- "Long COVID" may be considered a disability under the Americans with Disabilities Act, President Joe Biden said Monday.
- "Many Americans who seemingly recover from the virus still face lingering challenges like breathing problems, brain fog, chronic pain and fatigue," Biden said in a speech marking the 31st anniversary of the statute. "These conditions can sometimes rise to the level of a disability."
- The president said his administration is working with agencies to ensure workers with persistent COVID symptoms "have access to the rights and resources" provided by the ADA.
The Biden administration released several resources on long COVID's interaction with the ADA alongside the president's announcement. Among them, the U.S. Department of Health and Human Services published guidance saying that long COVID is considered a disability under Titles II and III of the ADA "if it substantially limits one or more major life activities" — the threshold the statute uses to define any disability.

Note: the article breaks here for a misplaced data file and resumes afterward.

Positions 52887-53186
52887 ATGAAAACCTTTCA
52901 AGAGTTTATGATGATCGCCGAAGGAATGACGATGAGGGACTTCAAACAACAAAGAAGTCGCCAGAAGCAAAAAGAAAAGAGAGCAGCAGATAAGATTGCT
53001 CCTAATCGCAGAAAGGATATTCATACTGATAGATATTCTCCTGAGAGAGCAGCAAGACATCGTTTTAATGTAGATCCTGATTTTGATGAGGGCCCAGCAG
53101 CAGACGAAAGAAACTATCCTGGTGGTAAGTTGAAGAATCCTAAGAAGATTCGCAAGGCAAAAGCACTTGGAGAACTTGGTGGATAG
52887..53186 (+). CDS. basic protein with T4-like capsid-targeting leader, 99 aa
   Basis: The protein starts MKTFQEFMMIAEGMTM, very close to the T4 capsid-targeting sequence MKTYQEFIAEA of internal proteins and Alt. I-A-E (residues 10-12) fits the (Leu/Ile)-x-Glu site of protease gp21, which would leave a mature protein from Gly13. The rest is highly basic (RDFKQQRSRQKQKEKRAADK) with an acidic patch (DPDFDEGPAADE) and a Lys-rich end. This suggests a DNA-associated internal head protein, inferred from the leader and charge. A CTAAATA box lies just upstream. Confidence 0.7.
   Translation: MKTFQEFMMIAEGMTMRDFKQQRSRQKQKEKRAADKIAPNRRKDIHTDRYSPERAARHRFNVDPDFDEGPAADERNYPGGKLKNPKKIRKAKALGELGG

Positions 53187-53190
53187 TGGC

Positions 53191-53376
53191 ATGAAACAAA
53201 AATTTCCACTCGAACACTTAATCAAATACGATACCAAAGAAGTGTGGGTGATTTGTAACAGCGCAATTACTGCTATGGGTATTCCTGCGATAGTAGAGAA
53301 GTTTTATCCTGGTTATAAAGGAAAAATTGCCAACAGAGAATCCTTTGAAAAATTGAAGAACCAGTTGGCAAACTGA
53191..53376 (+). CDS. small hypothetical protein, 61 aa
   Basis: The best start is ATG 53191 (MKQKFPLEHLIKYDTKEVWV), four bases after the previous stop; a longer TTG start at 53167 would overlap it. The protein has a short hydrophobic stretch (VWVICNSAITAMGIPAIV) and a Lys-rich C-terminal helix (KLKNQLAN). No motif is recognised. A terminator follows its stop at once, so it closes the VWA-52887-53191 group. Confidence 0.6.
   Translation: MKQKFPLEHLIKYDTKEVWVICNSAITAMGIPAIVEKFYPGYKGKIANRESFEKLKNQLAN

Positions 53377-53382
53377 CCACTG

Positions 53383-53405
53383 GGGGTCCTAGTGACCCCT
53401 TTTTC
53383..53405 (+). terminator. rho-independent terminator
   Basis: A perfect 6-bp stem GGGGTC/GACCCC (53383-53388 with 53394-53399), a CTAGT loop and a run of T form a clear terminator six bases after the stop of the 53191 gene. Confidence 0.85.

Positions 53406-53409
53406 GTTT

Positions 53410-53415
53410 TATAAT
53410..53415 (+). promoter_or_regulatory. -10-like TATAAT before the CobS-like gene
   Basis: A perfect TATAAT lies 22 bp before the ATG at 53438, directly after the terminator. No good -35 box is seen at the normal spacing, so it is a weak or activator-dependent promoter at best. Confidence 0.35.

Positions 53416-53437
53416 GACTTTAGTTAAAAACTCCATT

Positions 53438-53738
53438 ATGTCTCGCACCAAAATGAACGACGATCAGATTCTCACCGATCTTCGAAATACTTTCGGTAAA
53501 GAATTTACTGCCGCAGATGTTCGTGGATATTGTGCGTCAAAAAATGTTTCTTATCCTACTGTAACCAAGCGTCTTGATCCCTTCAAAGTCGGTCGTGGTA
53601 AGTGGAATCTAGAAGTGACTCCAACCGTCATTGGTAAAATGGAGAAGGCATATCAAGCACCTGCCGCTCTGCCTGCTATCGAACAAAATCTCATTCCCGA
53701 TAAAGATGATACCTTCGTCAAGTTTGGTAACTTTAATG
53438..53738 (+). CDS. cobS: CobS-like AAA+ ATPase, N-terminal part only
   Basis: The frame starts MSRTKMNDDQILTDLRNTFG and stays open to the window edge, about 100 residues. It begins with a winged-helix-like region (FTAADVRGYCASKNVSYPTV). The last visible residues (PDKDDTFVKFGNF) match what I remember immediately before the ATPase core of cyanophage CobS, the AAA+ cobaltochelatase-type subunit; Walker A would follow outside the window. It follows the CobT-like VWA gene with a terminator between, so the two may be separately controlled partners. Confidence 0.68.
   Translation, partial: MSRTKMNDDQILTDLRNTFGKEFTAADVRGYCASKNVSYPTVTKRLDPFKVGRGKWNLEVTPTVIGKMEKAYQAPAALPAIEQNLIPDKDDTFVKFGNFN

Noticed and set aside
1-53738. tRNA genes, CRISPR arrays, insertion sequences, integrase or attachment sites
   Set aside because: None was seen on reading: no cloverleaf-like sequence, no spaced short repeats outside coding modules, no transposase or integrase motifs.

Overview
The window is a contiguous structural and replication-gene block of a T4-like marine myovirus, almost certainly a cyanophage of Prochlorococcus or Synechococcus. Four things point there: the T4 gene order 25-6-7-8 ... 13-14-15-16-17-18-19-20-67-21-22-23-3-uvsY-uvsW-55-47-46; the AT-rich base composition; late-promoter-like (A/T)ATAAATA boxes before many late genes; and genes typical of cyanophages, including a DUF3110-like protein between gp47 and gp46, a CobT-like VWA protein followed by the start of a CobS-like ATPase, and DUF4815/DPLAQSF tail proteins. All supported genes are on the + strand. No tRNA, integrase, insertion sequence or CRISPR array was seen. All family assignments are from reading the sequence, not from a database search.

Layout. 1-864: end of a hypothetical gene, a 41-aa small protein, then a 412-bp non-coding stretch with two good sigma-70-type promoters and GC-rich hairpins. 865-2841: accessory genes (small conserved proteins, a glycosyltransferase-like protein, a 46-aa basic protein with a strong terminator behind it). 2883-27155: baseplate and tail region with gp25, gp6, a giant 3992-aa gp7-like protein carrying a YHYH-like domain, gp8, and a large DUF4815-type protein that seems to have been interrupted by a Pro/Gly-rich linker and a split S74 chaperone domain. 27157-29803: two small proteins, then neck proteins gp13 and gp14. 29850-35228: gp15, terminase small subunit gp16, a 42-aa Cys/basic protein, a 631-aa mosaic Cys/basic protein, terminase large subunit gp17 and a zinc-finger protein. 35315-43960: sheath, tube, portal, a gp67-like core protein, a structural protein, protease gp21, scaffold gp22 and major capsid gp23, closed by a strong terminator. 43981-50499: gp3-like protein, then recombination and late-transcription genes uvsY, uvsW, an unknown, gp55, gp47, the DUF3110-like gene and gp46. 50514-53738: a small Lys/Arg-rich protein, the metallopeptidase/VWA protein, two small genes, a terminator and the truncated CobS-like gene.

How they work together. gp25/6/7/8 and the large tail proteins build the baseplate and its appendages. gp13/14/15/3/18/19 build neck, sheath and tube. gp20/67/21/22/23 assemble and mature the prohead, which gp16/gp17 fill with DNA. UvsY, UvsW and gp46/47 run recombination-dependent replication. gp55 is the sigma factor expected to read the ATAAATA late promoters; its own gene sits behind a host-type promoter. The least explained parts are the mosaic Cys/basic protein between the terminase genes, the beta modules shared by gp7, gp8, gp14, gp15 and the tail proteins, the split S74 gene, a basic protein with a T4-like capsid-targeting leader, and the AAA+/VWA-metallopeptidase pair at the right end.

HHS offered several circumstances in which long COVID may substantially limit a major life activity. Long-term coronavirus symptoms may disrupt breathing, eating or thinking — all major life activities. People whose COVID-related conditions qualify as disabilities are entitled to the same protections as anyone else with a disability, HHS said.
The guidance did not address Title I of the ADA, which governs private-sector employment. While the U.S. Equal Employment Opportunity Commission, which enforces Title I, has not made any statement about Biden's announcement or weighed in on long COVID, it uses the same standard HHS referred to in defining disabilities.
Long COVID affects somewhere between 10% and 30% of people who've contracted the virus, according to reporting by The Wall Street Journal. That figure includes those who experienced mild or asymptomatic infections.